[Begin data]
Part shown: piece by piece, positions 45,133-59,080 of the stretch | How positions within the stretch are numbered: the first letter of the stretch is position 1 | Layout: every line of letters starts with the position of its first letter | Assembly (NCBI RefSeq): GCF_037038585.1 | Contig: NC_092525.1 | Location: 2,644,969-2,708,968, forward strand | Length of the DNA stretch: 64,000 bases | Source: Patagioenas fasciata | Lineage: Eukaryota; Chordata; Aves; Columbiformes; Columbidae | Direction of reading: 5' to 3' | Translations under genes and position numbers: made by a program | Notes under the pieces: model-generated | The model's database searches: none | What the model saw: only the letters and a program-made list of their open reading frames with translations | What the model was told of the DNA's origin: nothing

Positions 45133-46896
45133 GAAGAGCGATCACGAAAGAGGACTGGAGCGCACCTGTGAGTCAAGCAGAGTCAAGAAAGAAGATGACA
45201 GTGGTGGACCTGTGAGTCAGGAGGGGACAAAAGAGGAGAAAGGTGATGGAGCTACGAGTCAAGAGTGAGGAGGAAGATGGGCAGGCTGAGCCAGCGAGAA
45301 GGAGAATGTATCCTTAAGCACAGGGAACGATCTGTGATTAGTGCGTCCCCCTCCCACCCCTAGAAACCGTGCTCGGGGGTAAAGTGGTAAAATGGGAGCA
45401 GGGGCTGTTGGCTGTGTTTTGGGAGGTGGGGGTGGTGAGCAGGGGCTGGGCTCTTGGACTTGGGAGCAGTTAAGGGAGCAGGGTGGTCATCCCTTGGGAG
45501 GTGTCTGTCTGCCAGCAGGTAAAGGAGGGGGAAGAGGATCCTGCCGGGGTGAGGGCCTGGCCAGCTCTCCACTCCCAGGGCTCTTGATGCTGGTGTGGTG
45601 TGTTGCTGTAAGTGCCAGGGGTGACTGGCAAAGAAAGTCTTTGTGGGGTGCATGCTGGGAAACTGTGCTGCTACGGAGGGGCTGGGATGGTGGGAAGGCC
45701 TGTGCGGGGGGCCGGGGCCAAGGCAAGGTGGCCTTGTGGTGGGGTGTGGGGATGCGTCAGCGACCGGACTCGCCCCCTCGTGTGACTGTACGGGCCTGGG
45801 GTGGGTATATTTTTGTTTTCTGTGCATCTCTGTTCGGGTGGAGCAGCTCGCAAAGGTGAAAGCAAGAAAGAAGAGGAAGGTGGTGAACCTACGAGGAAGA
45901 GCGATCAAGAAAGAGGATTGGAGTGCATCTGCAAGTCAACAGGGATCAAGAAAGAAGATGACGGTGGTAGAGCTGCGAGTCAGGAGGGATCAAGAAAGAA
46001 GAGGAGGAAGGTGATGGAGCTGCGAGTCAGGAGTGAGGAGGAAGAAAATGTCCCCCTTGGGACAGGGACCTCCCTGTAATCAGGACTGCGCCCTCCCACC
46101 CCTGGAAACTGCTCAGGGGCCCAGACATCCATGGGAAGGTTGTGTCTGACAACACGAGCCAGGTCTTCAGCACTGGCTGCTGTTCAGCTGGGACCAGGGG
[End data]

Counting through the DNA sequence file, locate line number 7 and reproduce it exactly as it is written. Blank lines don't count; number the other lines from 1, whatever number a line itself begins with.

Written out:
45501 GTGTCTGTCTGCCAGCAGGTAAAGGAGGGGGAAGAGGATCCTGCCGGGGTGAGGGCCTGGCCAGCTCTCCACTCCCAGGGCTCTTGATGCTGGTGTGGTG